The crucial thing is getting the message across to tenants, landlords and agents. The 1.4 million tenants are hard to reach because there are very few tenant

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forums. There are also 870,000 landlords and 12,000 letting agents. To reach those groups, we are employing a range of media. Leaflets for tenants and for landlords and agents are available in nine core languages. A telephone number to order the leaflets is available. Advertisements began on 26 February on radio and will run across national, regional, ethnic and trade press. That is how we propose to inform tenants and landlords of these new rights.

I now turn to the order. I said that we needed time to reflect on what we were being told were important changes to ensure that the scheme works to maximum efficiency. We had a consultation exercise in November 2005 on the prescribed information to be given to a tenant by a landlord or agent. Over the past 18 months, three key concerns emerged on the operational aspects of the Act. First, the requirement for joint agreement to release the deposit in the custodial scheme made it impossible for a scheme to release the deposit without a court order in circumstances where the joint agreement was not possible—that is, if the tenancy had been abandoned, one party was not contactable and one party was genuinely entitled to reclaim the deposit. Secondly, a landlord or agent in the insurance-based scheme was able to frustrate a tenant’s efforts to resolve a dispute by not bothering to indicate how he wished a dispute to be resolved at the end of the tenancy, thereby forcing the tenant to take the dispute to court. Thirdly, there was the requirement for the insurance-based schemes to protect deposits even if the landlord had transferred protection elsewhere and the scheme was not receiving any membership fees. We acted on each of those concerns and brought forward the three amendments to Schedule 10.

I shall start with the single claim. Article 3 of the order amends paragraph 4 of Schedule 10 to the Housing Act 2004 and adds new paragraphs 4A, 4B and 4C. They enable the release of the deposit from the custodial scheme at the end of the tenancy without joint agreement from the tenant and landlord. The Act currently requires joint agreement. If one party cannot contact the other, the only recourse would be to go to court, which is no better than the existing system. There would be no improvement, just a time-consuming and costly process.

The amendment allows a landlord, agent or tenant to make a single claim. To do that, the claiming party obviously should try to obtain agreement from the other party. But after 14 days, if he cannot contact the other party, he can submit a single claim with a statutory declaration which has to include information that is set out in the order about the tenancy, the communication attempts that have been made by him to reach agreement, and why a single claim is being made. The scheme administrator will send the application and the declaration to the last postal address he has for the other party to try to contact him too. If he receives no response, he will pay the amount of deposit applied for to the applicant. Of course, if the tenant turns up and objects to the claim, the dispute will have to be resolved before the administrator.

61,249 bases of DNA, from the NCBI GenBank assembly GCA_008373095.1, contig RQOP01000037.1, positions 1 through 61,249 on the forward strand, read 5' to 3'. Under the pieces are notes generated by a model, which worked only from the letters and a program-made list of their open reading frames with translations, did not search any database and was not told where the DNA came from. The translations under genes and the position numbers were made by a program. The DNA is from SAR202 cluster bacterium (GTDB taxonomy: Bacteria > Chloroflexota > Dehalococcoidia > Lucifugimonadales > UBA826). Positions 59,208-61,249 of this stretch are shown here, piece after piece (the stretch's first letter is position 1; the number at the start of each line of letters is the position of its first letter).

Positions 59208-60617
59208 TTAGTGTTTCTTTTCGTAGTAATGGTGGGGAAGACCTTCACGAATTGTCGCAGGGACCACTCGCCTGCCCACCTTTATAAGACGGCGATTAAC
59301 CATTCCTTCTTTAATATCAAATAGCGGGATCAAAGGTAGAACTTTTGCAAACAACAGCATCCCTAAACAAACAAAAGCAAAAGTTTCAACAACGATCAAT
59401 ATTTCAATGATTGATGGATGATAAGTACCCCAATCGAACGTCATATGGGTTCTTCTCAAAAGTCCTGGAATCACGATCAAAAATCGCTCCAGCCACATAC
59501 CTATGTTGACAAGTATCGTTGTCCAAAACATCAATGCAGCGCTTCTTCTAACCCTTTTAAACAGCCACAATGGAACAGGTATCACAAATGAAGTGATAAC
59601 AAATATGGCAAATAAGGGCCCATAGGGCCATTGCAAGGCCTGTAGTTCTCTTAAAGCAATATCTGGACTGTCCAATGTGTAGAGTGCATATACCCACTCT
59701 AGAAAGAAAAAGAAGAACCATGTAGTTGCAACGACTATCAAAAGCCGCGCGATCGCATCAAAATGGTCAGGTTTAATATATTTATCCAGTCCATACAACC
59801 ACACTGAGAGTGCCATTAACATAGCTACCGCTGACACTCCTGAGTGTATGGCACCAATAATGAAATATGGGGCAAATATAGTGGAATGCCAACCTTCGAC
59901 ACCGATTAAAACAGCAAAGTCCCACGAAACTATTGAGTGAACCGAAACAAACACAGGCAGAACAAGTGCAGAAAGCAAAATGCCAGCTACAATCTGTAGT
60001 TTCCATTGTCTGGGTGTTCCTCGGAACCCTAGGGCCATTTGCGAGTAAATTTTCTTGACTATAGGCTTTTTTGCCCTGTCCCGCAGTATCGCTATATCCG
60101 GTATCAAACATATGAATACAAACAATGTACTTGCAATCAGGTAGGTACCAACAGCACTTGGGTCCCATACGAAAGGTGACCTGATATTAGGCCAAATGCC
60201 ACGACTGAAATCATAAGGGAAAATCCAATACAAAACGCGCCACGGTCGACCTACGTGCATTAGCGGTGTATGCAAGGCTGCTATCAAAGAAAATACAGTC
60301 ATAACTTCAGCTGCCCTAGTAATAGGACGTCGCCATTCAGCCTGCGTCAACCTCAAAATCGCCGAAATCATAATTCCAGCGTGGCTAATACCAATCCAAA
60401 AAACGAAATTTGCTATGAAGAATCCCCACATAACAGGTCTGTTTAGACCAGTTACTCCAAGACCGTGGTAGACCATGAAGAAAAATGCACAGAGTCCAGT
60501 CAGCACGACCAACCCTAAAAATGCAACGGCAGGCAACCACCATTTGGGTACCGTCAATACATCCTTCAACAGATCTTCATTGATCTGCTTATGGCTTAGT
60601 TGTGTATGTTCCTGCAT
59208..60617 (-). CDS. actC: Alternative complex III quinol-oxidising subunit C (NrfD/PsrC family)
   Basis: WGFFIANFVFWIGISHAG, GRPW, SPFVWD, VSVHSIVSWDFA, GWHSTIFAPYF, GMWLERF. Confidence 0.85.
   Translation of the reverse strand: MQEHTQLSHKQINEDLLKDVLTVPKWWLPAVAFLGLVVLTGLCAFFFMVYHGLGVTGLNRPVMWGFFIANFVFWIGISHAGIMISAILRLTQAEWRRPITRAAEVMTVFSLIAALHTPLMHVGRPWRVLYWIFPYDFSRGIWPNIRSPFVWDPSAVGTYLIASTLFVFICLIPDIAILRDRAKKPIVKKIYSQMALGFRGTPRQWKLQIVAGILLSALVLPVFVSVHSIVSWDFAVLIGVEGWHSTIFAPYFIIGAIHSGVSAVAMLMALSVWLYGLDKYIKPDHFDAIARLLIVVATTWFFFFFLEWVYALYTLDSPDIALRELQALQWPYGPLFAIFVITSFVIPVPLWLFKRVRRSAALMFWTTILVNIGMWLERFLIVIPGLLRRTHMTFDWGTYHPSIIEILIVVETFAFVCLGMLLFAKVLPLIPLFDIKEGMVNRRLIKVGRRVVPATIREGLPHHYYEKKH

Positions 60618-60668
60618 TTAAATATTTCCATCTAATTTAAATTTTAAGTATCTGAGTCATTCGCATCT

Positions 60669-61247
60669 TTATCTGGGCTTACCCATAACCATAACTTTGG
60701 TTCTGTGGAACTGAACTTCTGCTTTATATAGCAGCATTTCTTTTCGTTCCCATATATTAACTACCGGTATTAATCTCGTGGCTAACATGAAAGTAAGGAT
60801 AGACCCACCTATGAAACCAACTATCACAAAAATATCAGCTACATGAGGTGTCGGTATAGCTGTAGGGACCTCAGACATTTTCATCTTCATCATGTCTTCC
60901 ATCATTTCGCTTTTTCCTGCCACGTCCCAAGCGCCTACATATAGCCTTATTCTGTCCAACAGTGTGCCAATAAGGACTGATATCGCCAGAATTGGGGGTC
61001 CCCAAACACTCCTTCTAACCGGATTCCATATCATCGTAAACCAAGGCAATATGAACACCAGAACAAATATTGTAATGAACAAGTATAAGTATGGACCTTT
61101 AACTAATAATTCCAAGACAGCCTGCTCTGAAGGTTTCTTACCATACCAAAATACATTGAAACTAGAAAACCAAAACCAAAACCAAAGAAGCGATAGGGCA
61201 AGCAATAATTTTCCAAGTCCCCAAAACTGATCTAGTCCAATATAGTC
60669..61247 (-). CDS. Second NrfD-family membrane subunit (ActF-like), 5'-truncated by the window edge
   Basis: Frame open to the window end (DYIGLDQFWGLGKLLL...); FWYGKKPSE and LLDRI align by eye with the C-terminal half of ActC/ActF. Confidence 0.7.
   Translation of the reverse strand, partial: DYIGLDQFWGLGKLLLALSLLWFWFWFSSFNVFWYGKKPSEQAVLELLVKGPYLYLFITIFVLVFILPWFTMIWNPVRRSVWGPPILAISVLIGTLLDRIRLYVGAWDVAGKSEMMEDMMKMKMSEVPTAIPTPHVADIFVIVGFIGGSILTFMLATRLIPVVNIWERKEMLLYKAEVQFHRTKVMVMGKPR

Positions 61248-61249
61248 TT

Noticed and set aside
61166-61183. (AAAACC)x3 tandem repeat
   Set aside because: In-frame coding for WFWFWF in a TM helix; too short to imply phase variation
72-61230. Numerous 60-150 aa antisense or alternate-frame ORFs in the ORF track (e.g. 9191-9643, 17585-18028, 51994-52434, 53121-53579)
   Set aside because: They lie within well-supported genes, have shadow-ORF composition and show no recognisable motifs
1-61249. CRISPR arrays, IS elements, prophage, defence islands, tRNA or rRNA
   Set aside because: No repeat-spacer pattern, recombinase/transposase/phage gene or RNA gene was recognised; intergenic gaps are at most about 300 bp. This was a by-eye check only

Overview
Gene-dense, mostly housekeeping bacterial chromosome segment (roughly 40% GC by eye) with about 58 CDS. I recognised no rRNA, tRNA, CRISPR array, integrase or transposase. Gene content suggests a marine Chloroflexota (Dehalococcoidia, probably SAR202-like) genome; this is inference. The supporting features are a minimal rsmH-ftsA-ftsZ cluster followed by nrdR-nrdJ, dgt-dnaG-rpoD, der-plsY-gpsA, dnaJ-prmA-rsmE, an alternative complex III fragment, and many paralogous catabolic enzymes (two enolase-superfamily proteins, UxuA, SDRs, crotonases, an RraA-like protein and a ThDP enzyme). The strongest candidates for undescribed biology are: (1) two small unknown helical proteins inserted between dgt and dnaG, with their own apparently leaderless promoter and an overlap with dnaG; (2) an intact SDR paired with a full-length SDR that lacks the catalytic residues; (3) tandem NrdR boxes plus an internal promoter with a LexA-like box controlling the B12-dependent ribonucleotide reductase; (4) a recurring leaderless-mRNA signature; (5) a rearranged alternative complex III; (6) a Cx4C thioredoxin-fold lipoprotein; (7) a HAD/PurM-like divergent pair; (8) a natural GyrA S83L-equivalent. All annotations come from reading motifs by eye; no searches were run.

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The second change would make the use of the alternative dispute resolution automatic for disputes in either scheme when both parties are still able to contact each other, but one is refusing to communicate or to say how he wishes any dispute to be resolved. New paragraph 4C(7) of Schedule 10, inserted by Article 3, makes this change in respect, again, of the custodial scheme. New paragraph 6A, inserted by Article 7, does that in respect of the insurance-based schemes.

As the Act stands, if the landlord and tenant cannot agree who is entitled to the deposit at the end but one of them does not say whether he wants to use the alternative dispute resolution or the courts, the default position is that the dispute must go to the courts. Again, that is no improvement on the present system, so the changes now require the parties to indicate to the scheme administrator how they wish any dispute over the deposit to be resolved. If the whereabouts of both parties is known and one has agreed to resolve the dispute through the scheme’s free alternative dispute resolution, but the other party has refused or failed to indicate whether he wishes to resolve the dispute, the scheme would treat the non-communicating party as having agreed the use, so it is obviously a default position. This should encourage parties to stay in contact with each other, but it would also enable the majority of disputes to be resolved more cheaply than if the courts had to be used. Under the insurance scheme, it would be unusual if a landlord disappeared. Nevertheless, we have made that change, which is important.